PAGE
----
When it’s game time, she plays a traditional board game called yut nori. She explains, “the board looks like an ‘X’ with a box around it. Basically, you take four sticks of wood, with symbols on one side and flat on the other, and you flip them. The number of steps you can take depends on the combination of sticks that land flat side up. The quickest one to finish the course wins.”
While this year is not the first time Jeong has celebrated Lunar New Year away from home, it is the first time she has been away from her family. However, she is still going to take part in the ancestral ceremony with them. “The ceremony is important for my family. I’m just going to Zoom them,” she says.
Vietnam: comedy show, festive decorations, and food
Sharing as a Vietnamese person myself, Lunar New Year is called Tet and the holiday can last for up to two to three weeks. It is a national affair with decorations, festivities, and wonderful, fattening food.
On the eve of Lunar New Year, there is an annual comedy show called “Gap Nhau Cuoi Nam” (Year-End Gathering) that everyone tunes in to watch on television. Famous comedians and actors dress up as gods in heaven, providing a recap of and social commentary on the past year with music and other shenanigans.
Similar to Jeong, my family also lays out a table with food and offerings to hold an ancestral ceremony at midnight of the New Year. It is also believed that the first person to enter the house in the New Year will determine the house’s fortunes for the rest of the year. I recall one particular year when those with a dragon zodiac were deemed auspicious, and I was so excited to enter the house first. I think I blessed three houses that year.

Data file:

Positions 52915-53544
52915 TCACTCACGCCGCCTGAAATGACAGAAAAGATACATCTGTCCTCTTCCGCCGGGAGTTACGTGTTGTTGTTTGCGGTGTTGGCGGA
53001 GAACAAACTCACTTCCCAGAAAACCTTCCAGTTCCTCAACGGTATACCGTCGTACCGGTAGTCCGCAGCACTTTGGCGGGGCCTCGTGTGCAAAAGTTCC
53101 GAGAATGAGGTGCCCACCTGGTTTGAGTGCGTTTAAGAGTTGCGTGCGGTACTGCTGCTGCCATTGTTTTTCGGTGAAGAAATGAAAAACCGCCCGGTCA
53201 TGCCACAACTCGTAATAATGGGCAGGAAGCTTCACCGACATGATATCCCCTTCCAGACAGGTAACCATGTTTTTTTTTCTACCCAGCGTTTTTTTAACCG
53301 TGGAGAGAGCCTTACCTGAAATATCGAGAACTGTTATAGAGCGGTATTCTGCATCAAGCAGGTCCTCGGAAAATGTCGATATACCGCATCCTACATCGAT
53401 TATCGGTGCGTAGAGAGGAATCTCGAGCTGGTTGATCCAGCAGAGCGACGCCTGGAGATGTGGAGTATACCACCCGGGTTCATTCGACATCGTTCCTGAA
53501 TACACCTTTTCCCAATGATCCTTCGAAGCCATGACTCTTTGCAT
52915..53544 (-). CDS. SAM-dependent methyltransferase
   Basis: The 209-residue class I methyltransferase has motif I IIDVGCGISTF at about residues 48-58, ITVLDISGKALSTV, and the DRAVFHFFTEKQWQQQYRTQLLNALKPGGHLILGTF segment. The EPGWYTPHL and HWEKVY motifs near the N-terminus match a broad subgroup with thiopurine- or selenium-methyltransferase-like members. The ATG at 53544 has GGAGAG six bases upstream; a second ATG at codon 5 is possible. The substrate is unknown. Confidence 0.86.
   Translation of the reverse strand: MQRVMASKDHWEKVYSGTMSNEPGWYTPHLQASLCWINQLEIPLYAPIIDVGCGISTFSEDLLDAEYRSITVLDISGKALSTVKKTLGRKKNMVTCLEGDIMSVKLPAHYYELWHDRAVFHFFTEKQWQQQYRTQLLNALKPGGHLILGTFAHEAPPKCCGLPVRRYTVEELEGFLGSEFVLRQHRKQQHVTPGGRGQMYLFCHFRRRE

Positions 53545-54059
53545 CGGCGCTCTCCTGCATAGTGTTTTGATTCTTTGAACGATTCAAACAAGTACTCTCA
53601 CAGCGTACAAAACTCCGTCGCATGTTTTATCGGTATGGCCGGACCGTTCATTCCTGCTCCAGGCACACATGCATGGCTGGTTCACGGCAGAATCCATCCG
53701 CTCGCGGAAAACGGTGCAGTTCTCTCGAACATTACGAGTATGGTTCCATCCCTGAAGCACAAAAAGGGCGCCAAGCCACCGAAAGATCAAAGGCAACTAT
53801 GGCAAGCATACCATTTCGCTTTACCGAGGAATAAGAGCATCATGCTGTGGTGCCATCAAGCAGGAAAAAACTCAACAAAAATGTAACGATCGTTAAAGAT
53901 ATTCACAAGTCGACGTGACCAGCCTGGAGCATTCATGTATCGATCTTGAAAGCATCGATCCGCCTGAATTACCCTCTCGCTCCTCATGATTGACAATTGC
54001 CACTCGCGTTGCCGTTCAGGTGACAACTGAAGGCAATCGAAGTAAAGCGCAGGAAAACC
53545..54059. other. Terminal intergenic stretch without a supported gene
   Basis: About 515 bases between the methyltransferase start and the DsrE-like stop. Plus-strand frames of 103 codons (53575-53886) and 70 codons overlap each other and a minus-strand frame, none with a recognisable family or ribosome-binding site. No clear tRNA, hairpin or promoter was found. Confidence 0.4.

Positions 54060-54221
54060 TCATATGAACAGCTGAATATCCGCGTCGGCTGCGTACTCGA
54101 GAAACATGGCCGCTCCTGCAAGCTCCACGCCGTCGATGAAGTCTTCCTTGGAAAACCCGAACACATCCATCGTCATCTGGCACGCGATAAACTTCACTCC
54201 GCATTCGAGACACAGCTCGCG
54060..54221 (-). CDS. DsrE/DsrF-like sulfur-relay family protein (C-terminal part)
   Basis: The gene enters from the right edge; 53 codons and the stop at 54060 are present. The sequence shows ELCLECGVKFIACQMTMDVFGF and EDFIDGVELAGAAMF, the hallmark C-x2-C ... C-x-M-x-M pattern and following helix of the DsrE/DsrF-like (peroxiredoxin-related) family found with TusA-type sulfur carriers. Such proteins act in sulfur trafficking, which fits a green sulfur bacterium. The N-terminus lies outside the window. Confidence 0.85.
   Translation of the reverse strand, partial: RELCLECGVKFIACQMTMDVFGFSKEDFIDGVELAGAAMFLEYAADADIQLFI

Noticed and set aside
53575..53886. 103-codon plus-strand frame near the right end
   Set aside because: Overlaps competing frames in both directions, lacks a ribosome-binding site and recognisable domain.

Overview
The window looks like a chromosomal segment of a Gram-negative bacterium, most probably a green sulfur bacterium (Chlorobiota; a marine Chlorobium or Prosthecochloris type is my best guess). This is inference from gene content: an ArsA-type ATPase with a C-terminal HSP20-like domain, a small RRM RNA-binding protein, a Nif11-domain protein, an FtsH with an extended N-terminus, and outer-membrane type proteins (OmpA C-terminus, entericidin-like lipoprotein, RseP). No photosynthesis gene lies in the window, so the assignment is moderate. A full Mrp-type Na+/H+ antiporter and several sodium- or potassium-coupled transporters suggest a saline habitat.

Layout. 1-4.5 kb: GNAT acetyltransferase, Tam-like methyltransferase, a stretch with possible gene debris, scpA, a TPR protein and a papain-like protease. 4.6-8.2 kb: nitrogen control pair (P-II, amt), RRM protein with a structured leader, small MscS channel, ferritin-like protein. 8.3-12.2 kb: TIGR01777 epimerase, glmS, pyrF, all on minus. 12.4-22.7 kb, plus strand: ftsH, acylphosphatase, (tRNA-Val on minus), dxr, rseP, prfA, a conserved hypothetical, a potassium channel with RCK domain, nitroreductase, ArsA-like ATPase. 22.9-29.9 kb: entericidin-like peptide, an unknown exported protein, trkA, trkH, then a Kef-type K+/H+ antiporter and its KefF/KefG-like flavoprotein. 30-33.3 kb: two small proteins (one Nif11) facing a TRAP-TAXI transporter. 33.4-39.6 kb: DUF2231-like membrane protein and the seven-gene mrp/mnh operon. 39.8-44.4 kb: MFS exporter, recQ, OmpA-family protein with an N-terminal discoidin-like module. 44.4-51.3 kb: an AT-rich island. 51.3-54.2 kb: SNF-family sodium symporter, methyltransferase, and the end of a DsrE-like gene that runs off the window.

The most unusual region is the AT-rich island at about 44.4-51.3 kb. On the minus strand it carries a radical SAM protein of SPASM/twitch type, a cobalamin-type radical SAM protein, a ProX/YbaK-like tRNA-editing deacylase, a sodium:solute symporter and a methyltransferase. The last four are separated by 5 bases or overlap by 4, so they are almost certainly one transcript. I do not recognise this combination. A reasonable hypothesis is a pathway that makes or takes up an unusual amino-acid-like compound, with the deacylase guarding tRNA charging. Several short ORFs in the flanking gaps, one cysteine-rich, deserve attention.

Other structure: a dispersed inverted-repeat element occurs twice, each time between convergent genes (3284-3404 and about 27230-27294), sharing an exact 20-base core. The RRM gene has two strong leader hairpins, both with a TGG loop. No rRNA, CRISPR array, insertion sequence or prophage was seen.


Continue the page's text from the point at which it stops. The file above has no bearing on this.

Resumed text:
During the festive season, people also love to decorate their houses with pink peach blossoms, yellow apricot blossoms, and a kumquat tree. My mom would spend ages picking out the perfect peach blossom branches from the roadside sellers, a line of motorbikes waiting behind us.
Food is always a favorite, the most common being banh trung, a tightly-packed sticky rice cake filled with beans and meat. Sometimes, my mom would fry it for me to make it nice and crispy with the most satisfying crunch sound. Personally, it’s my favorite way of enjoying the dish—unhealthy, yes, but the taste is worth it. To round off the menu, there are also Vietnamese sausages, red sticky rice, plenty of dried fruits, and coconut candy.
Lunar New Year vs Chinese New Year
Erdembileg shares, “I don’t get too offended when people call it Chinese New Year. A part of me understands, because it’s what the world knows it as. But still, a part of me feels bad about it.” She also adds that people still ask her whether Mongolia is a part of China. “We’re a separate country with separate celebrations and a separate language,” she says.
Similarly, Jeong thinks that widely calling it Chinese New Year generalizes East Asia. She also shares that “in the beginning, I didn’t know Chinese New Year and Lunar New Year were the same thing, I thought the Chinese calendar was different. I don’t think it’s very accurate. It gives the wrong impression.”
I empathize with both Erdembileg and Jeong. When people ask whether I celebrate Chinese New Year, I know that the answer is technically yes but at the same time, it’s also not. Learning about all the different ways people celebrate Lunar New Year has also made me appreciate all the nuances and unique quirks of Tet so much more.
When I look at that full moon, I know that there are millions of people across the continent looking at it too, each celebrating it in their own unique way. To me, that makes Lunar New Year even more beautiful.